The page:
Dan Konzelman was driving with his girlfriend southbound on Interstate 5, south of Tacoma, Washington, Monday morning when, to his astonishment, he saw an Amtrak train go off an overpass ahead of him and crash onto the busy freeway.
While most of the stunned onlookers in nearby automobiles stayed in place, no doubt making 9-1-1 calls for help, Konzelman – an Eagle Scout – took a nearby exit and ran to the scene.
He and his girlfriend, Alicia Hoverson, found that first-responders had not yet arrived.
The two climbed into one of the train cars, noting only a few of the train cars were still on the track and the other eight or so had derailed, with one lodged on top of automobiles on the interstate.
“We went through the trains one at a time, made sure people were stable. If they could move, we got them out. Some of them couldn’t move. They had back or neck injuries, so we assigned people to stay with them and keep them calm. And then we worked our way down to the more serious injuries, where people were pinned underneath the trains that had flipped upside-down. And, unfortunately, there were some deceased.”
Konzelman estimated it was about 25 minutes before first responders arrived at the scene.
He said he and his girlfriend, and the firefighters who eventually arrived, were able to free some of the most seriously injured passengers after about 45 minutes.
Some, Konzelman said, had broken legs or ankles and most had head trauma.
He explained that in his Boy Scout training, he was taught “how to respond in these situations.”
“They teach you to stay calm and to talk to people, to calm them down and to be a peacemaker,” he said.
“I did my best, I did what they taught me in Boy Scouts, and I think I was able to help a lot of people.”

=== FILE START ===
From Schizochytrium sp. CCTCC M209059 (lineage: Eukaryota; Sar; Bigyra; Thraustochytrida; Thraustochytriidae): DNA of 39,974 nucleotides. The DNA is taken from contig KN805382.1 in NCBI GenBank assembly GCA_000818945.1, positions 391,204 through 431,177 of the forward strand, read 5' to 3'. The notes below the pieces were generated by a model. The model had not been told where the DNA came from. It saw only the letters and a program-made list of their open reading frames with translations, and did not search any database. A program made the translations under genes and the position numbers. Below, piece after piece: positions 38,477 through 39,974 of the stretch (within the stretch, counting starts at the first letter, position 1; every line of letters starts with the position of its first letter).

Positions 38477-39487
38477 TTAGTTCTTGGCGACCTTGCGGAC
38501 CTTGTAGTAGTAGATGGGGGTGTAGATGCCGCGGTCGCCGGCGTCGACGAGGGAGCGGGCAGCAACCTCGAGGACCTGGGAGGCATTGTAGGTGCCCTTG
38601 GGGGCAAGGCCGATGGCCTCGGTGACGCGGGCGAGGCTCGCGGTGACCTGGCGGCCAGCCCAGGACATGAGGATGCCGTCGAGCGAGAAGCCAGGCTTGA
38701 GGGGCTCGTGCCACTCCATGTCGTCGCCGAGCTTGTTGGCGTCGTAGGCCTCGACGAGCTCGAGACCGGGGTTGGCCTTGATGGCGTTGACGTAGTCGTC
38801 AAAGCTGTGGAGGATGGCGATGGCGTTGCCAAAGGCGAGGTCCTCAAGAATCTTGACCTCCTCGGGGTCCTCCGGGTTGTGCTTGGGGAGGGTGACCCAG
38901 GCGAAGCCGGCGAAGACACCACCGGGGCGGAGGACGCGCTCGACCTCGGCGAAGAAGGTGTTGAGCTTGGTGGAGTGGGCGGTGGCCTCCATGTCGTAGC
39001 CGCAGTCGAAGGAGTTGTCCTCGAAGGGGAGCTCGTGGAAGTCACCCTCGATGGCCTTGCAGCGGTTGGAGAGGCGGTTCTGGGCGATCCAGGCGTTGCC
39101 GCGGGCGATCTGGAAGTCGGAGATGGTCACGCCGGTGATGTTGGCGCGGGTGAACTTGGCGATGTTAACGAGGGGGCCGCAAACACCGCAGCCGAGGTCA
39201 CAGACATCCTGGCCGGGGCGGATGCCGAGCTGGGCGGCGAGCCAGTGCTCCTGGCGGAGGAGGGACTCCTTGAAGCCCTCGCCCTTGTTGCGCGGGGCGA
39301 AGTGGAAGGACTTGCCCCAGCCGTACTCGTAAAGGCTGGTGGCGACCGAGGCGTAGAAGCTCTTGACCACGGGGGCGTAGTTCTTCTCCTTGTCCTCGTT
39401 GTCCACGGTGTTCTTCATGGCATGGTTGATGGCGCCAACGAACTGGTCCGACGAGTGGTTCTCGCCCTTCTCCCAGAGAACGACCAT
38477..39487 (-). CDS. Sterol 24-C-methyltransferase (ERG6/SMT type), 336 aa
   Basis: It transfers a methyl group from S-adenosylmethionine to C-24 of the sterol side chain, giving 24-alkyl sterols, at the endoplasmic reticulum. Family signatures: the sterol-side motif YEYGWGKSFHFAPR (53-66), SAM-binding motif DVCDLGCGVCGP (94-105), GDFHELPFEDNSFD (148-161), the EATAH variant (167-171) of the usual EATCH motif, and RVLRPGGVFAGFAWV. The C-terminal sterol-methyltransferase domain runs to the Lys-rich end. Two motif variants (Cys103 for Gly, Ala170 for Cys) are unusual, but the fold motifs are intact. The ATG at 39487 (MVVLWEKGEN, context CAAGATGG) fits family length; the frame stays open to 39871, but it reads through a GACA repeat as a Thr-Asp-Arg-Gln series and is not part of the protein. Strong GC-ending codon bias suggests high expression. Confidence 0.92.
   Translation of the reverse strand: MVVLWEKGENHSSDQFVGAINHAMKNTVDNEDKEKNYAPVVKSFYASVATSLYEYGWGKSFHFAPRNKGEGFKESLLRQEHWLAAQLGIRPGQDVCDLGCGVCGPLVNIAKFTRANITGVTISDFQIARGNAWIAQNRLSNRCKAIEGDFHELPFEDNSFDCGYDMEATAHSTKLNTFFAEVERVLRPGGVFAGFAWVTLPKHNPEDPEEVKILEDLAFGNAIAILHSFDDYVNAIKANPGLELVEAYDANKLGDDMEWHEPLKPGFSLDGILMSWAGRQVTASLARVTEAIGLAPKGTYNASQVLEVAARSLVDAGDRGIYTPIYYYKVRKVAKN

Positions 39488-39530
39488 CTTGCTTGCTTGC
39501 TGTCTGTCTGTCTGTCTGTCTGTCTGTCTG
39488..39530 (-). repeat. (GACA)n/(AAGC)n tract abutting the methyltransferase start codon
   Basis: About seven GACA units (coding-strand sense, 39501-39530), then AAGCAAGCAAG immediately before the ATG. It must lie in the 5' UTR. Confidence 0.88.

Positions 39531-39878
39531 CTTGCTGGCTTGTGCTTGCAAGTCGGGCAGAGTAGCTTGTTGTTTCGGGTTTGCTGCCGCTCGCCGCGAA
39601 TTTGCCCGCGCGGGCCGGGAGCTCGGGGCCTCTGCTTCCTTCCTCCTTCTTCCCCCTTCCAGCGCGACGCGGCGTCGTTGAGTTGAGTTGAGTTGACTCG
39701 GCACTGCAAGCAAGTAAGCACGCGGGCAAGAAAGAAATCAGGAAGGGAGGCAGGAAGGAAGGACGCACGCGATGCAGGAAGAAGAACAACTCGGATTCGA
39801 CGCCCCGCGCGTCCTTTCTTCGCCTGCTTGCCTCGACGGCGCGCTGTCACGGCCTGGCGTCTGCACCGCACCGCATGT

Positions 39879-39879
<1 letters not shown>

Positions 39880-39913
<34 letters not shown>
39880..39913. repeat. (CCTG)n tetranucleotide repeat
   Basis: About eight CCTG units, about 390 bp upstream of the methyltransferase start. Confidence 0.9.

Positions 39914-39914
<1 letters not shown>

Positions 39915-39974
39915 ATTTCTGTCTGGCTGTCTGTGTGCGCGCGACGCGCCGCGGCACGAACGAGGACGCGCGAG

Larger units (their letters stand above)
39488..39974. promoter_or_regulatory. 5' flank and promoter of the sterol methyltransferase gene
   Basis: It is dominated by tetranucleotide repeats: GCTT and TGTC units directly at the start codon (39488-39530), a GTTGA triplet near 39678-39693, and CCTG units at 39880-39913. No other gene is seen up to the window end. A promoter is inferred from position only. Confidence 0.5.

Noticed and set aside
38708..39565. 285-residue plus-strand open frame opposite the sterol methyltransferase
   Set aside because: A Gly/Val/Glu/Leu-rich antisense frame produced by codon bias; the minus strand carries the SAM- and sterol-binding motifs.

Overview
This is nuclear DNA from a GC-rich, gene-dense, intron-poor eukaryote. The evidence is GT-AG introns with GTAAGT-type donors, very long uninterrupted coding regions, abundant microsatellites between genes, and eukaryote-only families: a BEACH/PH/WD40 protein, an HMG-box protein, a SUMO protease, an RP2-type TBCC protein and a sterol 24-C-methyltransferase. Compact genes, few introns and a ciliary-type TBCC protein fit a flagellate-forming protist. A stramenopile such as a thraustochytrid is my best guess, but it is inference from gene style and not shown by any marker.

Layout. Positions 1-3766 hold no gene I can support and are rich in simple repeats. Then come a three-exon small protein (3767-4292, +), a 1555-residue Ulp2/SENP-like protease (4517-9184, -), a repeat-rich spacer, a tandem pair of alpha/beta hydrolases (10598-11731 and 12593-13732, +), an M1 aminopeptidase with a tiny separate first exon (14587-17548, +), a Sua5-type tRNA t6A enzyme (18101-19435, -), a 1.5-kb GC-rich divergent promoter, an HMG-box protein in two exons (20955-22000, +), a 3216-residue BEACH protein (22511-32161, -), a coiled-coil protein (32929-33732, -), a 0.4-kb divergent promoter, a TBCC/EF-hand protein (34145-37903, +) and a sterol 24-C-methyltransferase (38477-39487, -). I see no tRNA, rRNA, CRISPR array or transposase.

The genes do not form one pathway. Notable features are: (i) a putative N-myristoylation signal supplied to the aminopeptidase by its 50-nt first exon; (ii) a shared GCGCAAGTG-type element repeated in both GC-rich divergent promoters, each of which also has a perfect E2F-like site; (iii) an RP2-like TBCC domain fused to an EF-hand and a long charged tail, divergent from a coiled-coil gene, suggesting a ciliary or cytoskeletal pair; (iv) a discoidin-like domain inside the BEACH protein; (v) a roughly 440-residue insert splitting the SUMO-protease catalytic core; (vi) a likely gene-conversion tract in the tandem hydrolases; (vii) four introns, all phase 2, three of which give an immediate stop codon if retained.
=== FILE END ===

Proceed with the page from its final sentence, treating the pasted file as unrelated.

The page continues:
Konzelman said many of the passengers had difficulty breathing.
“We said, breathe slowly, you’re going to be OK. You’re walking on your two feet, we’re going to get you help, you look great.”
Some were in shock, he said, just sitting in their seats and staring.
One of the two KING-TV anchors asked Konzelman during the live interview what made him “run toward the scene.”
“Most people don’t do that,” she observed.
“I knew I could help,” Konzelman replied, “and I knew nobody else would; and I knew that if I was in that position, pinned underneath a train car, I would want somebody to come help me. I couldn’t not help.”
He said he and his girlfriend prayed with many of the injured and trapped passengers to comfort them and “let them know that God is with them.”
“In a situation like this, you feel pretty small, but when you realize God is in control, it’s really calming, and there’s a lot of peace in knowing that,” he said.
The anchor asked him what he specifically prayed, then, before Konzelman could respond, added that the question may be “too personal.”
“No,” he said, indicating he was comfortable answering her. “I prayed for God to just be in the situation. Some of the cars were suspended, and as the firefighters and police officers were working to remove people, I was fearful that they might shift and injure more people. So I was praying that God would stabilize the train cars and prevent any further injury.”
He said he also prayed “that God would give the people involved peace and comfort … and would just help us get these people out.”
“A lot of people were so thankful that we could be there to keep them calm and be with them and pray with them and give them God’s peace,” Konzelman said.
“That’s all I could do, and that’s what I was doing.”